14Assemble Risk Assessment team Same general principles apply,but Risk managers are mainly governmentalregulators and scientists, while a HACCPteam consists mainly of production people.The pathogen and food of concernis often already decided uponby the Risk ManagersMRA
15(2) Describe product Formulation and composition Raw materials & ingredientsParameters influencing safetyProcessingPackagingDistributionOne of the first activities of the study team is to describe the product. Which raw materials and ingredients are used, and who are the suppliers. Which parameters influence safety (pH, Aw, modified atmosphere packaging, storage temperature and time etc.)? What are the processing conditions, temperature treatments etc.? How is the packaging performed, and what are the characteristics of the packaging material? What are the real conditions during distribution, warehousing and sales?
16Products to analysed Same general principles apply, but the product is a commodity,not a specific one.It is a product produced in different mannersby different manufacturers,including manufacturers in other countriesMRA
17(3) Identify intended use Food service establishmentsCaterersHospitalsGeneral populationSpecific groups of the populationPreparation practicesExportationNext, the intended use of the product has to be defined, because this may influence the level of safety to be assured, or the risks which can be taken. If the product is to be sold to hospitals or groups of the population with high susceptibility to certain microbes, more safety has to be built in and critical limits need to be more strict.The use and preparation practices may also influence the safety of a product. HACCP is successful only if applied from farm to fork. For certain products such as hamburgers, the preparation practices determine the final safety for the consumer. For certain bacteria, such as Salmonella, contamination of the raw material (i.e. meat) at the agricultural level can not be prevented. Thus, if the processing does not include any killing step, the only CCP which can render the product safe is the adequate heat treatment during preparation.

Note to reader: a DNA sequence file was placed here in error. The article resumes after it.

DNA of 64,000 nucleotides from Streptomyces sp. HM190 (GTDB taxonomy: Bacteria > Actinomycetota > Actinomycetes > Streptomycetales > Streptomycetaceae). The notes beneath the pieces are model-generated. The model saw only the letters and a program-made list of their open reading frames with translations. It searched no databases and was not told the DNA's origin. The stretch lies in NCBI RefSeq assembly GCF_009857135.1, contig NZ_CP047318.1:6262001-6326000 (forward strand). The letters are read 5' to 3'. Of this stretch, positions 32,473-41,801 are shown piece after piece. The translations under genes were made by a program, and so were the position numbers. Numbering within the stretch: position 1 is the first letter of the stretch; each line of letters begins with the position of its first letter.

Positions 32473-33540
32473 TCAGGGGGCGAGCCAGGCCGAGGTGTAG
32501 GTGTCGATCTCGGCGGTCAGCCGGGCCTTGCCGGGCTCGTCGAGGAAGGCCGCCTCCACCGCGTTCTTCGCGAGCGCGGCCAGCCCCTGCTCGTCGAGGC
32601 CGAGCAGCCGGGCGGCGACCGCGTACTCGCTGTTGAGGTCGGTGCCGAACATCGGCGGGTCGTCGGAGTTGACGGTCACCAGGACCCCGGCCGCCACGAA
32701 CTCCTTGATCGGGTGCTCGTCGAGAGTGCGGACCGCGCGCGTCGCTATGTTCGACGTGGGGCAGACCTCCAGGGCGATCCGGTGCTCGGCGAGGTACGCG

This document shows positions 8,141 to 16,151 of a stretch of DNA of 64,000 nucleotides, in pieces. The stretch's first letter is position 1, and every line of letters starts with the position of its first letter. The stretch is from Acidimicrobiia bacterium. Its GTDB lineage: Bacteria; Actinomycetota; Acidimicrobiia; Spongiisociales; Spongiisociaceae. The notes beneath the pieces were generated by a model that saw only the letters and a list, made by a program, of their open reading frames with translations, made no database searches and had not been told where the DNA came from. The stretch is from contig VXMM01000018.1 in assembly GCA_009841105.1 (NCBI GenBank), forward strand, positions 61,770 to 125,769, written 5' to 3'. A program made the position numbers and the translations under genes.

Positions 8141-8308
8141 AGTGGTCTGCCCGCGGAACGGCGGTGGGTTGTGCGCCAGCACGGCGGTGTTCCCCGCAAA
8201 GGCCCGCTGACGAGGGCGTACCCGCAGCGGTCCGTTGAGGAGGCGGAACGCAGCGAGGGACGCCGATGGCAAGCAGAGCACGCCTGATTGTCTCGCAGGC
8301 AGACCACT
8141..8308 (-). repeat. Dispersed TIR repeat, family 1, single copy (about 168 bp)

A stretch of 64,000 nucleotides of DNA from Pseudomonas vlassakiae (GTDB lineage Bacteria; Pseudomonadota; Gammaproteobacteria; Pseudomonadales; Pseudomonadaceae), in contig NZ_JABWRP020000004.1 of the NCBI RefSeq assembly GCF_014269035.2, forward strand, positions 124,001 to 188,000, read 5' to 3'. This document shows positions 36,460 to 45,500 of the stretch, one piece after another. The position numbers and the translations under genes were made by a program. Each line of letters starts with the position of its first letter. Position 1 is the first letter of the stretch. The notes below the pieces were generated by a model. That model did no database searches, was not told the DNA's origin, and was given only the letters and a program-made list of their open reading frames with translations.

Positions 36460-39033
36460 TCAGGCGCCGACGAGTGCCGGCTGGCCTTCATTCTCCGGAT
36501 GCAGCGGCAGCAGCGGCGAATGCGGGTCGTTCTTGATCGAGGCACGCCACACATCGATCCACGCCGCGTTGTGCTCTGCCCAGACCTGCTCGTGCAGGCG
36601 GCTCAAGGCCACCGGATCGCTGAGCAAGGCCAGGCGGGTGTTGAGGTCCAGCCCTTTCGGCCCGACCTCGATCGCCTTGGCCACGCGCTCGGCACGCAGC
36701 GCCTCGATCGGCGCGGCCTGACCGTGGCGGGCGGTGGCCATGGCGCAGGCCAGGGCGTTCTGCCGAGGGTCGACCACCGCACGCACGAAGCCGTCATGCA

18Use of Products Same categories may apply, however, products for exportmay need to be treated separatelybecause of the differencesin use and usersMRA
19(4) Construct flow diagram Cover all steps which might have an influence on the safety of the productInclude important data such as time & temperatureIndicate hygiene level of areas and barriersIndicate personnel movements etc.Raw materialsMixingHeatingTo understand how a product is manufactured, and to have a disciplined approach in the study, it is important to construct a flow diagram covering all steps where product safety could be affected. Temperatures in heat treatments should be mentioned as well as time, time and temperature should also be mentioned for holding the product in buffer tanks, holding vats etc. In many food production and preparation establishments, different areas or rooms have different hygiene levels, and barriers, such as walls or air curtains separate them. For instance, most Good Manufacturing Practices require a clear separation between raw materials and prepared foods. For the same reason, it is important to indicate on the diagram the personnel movements.Filling